COVER STORIES for 09/03/2006
COVER STORIES INSTALLMENT #69
Welcome to the 649th edition of "Cover Stories," in which I look at a number of comics covers with a common theme!
Once again, my faithful readers, it's time for another installment of...
I'm taking a break this time around from "Drive-In Movie Classics," the Charlton title from an alternate reality, to present a special five-issue CTNM, featuring the classic Gerry Anderson Supermarionation show... Thunderbirds! So let's engage the Kurtzberg Alternate Reality Device, and check it out!
Now, I don't know about any of you, but when I was a kid, Thunderbirds was one of my favorite TV shows to air in "prime time" (at least, in Tacoma, Washington, it aired in what I considered prime time). I think I must've watched at least three or four episodes before I realized that I was watching puppets! The imagination of these (and the other Supermarionation shows) was always wild, and the characters definitely kept you coming back... but of course, it was the vehicles that most kids dug the most!
So, it's not well known, but Gold Key produced five issues of a Thunderbirds comic book concurrent with the TV show's airing in the United States. The book was published bi-monthly, and apparently didn't sell quite well enough to keep it going, but it did last nearly a year, which is pretty good for any new title in that period!
What isn't known at all - at least by me - is if the stories were done by American creators for Gold Key, or if they somehow made an arrangement to reprint British stories for their comics (for those who don't know, in the UK, hardback "Annuals" were produced that were basically comic books, usually based on a TV series)... or even reprinted from the British comic book "TV 21," which did feature Thunderbirds, among other TV shows in comics form.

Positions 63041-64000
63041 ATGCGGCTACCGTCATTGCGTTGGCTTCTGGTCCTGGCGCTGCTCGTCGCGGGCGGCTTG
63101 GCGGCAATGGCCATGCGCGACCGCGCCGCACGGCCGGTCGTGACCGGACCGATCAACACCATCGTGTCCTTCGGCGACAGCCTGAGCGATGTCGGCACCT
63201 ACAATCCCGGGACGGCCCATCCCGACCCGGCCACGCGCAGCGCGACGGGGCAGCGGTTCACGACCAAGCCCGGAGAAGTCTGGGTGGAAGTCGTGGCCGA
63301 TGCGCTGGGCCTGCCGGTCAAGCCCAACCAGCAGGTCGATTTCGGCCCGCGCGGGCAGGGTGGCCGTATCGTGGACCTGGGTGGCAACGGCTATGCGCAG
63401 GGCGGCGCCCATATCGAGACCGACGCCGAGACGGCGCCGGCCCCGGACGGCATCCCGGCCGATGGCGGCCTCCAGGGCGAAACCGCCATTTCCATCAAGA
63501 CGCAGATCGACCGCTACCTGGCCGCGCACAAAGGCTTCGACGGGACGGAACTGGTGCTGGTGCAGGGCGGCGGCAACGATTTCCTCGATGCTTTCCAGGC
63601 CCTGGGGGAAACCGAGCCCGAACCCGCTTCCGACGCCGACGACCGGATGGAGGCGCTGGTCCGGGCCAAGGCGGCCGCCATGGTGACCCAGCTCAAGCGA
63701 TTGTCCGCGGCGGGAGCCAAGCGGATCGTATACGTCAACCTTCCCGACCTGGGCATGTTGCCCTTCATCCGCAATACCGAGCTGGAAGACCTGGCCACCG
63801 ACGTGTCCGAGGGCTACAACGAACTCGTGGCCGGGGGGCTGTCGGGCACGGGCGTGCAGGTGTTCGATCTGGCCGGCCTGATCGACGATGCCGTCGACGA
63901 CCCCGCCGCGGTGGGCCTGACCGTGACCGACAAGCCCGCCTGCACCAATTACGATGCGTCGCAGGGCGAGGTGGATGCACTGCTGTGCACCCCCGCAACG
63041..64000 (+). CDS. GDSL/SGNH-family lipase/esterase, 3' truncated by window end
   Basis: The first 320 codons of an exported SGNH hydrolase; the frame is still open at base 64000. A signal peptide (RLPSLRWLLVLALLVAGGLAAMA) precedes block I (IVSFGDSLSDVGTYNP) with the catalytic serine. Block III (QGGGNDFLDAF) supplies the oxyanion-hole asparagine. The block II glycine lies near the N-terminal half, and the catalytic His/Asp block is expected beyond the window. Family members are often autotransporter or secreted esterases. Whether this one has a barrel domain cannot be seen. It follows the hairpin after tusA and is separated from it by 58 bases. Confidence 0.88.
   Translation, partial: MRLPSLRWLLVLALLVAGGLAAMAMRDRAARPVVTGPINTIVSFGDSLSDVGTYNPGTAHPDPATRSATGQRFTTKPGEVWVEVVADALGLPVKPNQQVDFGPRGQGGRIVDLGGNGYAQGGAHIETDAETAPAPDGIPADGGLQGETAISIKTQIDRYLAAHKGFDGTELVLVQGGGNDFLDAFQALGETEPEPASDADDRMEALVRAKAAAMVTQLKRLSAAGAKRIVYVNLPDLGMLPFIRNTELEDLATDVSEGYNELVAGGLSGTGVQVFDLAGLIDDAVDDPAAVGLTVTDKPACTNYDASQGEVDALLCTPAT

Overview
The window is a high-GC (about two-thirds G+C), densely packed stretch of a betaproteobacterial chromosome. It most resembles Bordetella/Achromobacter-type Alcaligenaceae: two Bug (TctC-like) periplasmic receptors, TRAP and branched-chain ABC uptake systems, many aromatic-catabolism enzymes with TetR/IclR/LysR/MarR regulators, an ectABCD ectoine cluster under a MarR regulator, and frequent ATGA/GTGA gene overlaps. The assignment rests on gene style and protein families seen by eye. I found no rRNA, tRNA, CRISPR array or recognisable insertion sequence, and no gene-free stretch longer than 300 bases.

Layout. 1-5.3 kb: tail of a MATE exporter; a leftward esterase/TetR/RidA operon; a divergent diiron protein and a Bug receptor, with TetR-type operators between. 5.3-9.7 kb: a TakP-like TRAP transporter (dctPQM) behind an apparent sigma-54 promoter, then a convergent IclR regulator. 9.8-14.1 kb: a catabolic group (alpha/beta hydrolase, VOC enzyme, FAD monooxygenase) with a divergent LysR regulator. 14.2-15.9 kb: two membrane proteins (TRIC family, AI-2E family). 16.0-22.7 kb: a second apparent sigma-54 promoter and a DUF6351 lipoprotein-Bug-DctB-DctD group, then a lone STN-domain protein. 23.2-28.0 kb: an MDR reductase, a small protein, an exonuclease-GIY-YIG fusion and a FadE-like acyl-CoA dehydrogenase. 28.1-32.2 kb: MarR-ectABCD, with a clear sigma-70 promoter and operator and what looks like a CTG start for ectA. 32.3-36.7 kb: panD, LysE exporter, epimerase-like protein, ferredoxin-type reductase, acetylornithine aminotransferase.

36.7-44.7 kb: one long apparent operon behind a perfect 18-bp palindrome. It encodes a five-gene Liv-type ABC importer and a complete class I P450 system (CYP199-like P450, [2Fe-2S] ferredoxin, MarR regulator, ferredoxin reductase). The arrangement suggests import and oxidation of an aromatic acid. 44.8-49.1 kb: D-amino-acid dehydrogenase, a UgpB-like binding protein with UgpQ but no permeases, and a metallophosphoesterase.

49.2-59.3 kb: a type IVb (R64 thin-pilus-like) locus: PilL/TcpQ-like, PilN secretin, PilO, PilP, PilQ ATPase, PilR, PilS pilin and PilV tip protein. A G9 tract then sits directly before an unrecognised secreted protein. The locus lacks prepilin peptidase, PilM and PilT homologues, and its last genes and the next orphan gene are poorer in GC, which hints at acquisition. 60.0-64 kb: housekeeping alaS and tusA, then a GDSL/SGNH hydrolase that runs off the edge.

I think that if these stories did originally appear in the UK, then they were at least relettered for Gold Key's publishing, since there aren't any words spelled in the UK style (for example, "color" isn't spelled "colour").
I can tell you that these five issues were apparently straightforward adaptations of the first five episodes, and instead of giving you synopses of them, I'll just point you out to an episode guide, located at http://www.thunderbirdsonline.co.uk/episodes/index.htm -- which appears to be the best Thunderbirds fan site on the internet!
I really have to suspect that the covers for these issues were prepared well in advance of the interiors, because there's no way that these covers relate to the stories printed inside! They seem to be picked entirely at random! For example, issue 3 here features Lady Penelope on a camel... and I don't think that a camel even appeared in the first episode!
It does appear that Thunderbird 2 (the vehicles were all named Thunderbird 1, 2, 3, 4, etc.) was the most popular vehicle from the show, doesn't it? After all, it's prominently featured on issue 3 and 4's covers!
I will say something about the interior art... while the artwork does indeed look like the characters, they're not drawn to resemble puppets - whoever did the art apparently decided that they weren't going to limit themselves to whatever the puppets could do on the show - so the characters move much more dynamically than they did on the show! That's probably a good thing, too. And my earlier supposition about these stories being reprints of British comics doesn't hold up when I compare the art in the GK comics to the TV 21 comics (the British books seem to be a bit more rendered than was standard for Gold Key).
Like I said, there were only five issues of this book. Prior to this, even in our own reality, Gold Key had produced Supercar and Fireball XL-5 comic books - and of course, in the 1970s, Charlton adapted Space: 1999 into comics form. Their Supercar and Fireball XL-5 books were done in a very cartoony style, but as I said, this series was done a bit more realistically (the style almost looks like Russ Manning, although not as nicely inked as Manning's GK work was usually done).
OK, time to switch back to our home reality again... Join me next time for another installment of "Cover Stories," in which I'll present a new installment of "Comics They Never Made," and in the meantime, you can check out my blog at http://waffyjon.blogspot.com for other musings and ramblings by me, or email me with comments about this column at !